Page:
Conquering the Linux device tree

New hardware can easily be added to a Linux device if you are using the correct driver and the correct information in the device tree. The driver acts as a translator between the operating system (OS) and the hardware while the device tree describes what hardware exists within the system and which buses and pins they are using, describing where, and how, the OS should try to talk to the hardware.

We needed to add a second ethernet port to our hardware, so I found a suitable IC (Wiznet W5500) with software support already existing in the Linux kernel. To be able to add this device to our cape, it needs to be put into the hardware design of the Printed Circuit Board (PCB), but before that happens, it should be tested.

You usually come across the device tree files in two forms, source files and overlays. The source file is the core file that is read by the bootloader upon starting your device, which later on loads the overlay that contains changes or additions to the source. Bigger changes in the device tree by overlays are usually added to the device tree source. A device tree overlay can be used to quickly append new device information to a existing device tree.

The Wiznet W5500 communicates to other devices via SPI (Serial Peripheral Interface), and thus needs the master device to support SPI. The BeagleBone Green (BBG) has two separate SPI interfaces available. We are going to use the second SPI port, as the first one is busy. The BBG has other serial interfaces that can be used to talk to external peripherals, such as I2C and UART, but SPI is chosen because it supports higher speeds than I2C.

Finding out what GPIOs that support SPI is an easy task if you look into the documentation for the P8 and P9 headers. The BBG is pin compatible with the BeagleBoneBlack (BBB), so the documentation covers both models.

As there are more peripherals than there are (General Purpose Input Output) GPIOs on the BBG/BBB, each GPIO can be programmed to do several different tasks via the built in pin MUX inside the AM335X chip. The pins chosen in the examples below are specifically chosen as they dont interfere with the peripherals existing on our cape today.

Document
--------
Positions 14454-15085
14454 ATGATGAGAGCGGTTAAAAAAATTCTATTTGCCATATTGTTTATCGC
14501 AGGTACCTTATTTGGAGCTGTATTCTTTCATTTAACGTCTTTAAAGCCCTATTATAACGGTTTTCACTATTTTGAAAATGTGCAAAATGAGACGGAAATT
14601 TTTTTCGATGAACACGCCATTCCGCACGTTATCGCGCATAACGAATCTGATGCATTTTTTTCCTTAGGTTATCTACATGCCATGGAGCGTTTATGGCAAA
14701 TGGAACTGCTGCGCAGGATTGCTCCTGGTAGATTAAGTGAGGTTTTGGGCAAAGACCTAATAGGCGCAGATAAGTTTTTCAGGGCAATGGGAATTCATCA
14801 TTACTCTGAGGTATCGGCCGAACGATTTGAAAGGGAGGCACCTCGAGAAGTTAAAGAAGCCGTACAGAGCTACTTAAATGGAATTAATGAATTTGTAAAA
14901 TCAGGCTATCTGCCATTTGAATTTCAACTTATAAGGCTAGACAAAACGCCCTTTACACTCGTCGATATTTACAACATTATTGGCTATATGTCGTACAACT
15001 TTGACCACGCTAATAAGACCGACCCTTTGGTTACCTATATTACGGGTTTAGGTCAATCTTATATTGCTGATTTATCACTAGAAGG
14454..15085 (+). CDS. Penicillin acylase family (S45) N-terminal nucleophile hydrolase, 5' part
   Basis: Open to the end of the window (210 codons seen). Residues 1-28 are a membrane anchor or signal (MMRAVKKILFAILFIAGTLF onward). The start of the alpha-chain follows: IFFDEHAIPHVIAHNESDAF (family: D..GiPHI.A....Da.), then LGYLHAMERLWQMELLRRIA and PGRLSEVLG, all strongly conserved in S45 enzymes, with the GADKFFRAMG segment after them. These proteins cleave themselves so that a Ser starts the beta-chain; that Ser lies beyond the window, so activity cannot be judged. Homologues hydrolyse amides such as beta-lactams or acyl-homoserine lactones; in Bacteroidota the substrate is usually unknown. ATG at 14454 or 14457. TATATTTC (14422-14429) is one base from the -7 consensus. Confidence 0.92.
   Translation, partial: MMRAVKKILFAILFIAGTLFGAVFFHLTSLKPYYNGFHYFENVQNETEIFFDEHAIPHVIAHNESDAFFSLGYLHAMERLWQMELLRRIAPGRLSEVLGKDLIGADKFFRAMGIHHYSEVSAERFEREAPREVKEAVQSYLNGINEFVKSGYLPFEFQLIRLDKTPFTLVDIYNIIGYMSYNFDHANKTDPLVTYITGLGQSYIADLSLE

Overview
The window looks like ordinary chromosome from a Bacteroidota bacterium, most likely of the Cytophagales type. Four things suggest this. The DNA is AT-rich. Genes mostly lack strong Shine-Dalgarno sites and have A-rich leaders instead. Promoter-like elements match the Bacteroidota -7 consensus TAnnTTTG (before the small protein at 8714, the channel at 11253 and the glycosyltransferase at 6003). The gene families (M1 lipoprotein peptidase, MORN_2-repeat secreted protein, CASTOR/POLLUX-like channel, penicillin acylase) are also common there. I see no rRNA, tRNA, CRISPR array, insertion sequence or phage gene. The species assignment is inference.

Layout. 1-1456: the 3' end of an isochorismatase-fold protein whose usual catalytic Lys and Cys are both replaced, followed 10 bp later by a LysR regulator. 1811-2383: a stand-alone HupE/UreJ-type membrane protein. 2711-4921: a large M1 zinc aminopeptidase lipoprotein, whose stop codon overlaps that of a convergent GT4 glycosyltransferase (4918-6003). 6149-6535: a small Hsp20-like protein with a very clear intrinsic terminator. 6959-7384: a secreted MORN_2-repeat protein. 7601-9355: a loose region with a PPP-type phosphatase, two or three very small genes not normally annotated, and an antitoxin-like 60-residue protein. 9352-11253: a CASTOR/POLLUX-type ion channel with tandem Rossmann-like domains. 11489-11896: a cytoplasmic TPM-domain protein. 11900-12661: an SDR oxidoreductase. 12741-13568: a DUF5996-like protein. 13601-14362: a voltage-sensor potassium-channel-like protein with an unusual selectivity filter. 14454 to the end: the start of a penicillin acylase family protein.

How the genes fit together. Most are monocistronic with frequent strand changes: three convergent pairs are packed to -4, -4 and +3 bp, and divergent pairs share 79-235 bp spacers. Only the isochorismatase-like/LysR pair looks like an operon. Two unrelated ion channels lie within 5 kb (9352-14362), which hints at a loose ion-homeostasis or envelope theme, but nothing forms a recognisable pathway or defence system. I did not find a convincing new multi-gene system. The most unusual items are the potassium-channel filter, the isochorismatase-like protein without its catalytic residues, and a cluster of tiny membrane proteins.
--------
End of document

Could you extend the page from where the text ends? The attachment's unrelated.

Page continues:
Connecting the hardware

For development I used MikroElektronika's prototyping solution in the form of a cape compatible with their click boards. Assembly is quick and requires little to no knowledge to do.

The device tree overlay

Lets take a look at the Device Tree Overlay (DTO). The snippet below shows a complete example of a valid DTO. It appends device properties to the device tree source thats already loaded into the system (We will get into that part later). It begins with /dts-v1/;, which is a header declaring that this is a device tree file. If the file is a overlay, it should be followed by a /plugin/;, which allows for undefined label references to be made and saved.

The fragment contains a target statement which appends into a already existing node inside the existing DTS when loaded, in this case the ocp (OCP means On-Chip Peripheral) node.

/dts-v1/;
/ {
        node_1 {
                compatible = "manufacturer, device_cpu";

                a-property = "this is a property";
                a-label : a_child_node {
                        another-property = "this property belongs to the child node";
                };

                fragment@1 {
                        // This is a comment, but only one line.

                        /*
                         * This
                         * is
                         * also
                         * a
                         * comment
                         */

                        target = <&ocp>; 
                        __overlay__ {
                                status = "okay";
                        };
                };
        };
};

The device tree consists of nodes and fragments. A node can have child nodes.

Each new device inside the DT consists of a node. The node should contain the properties describing the parameters necessary for the OS to couple the driver to the hardware. Pinout, GPIO configuration, serial interface connections and parameters such as speed, interrupt configuration etc. are part of these necessary parameters.

Lets look into some snippets from the device tree overlay for the Wiznet W5500.

        fragment@1 {
                target = <&ocp>;
                __overlay__ {

                        P9_12_pinmux {
                                status = "disabled";
                        };
                };
        };

Fragment@1 targets the <&ocp> node where it appends our new information. Here we can see P9_12_pinmux being configured as disabled, thus making the GPIOs out of reach for other code to change it. This is because the W5500 chip need this pin reserved for the purpose of chip reset. So while this DTO is loaded, no other code can change the pinmux affecting this pin.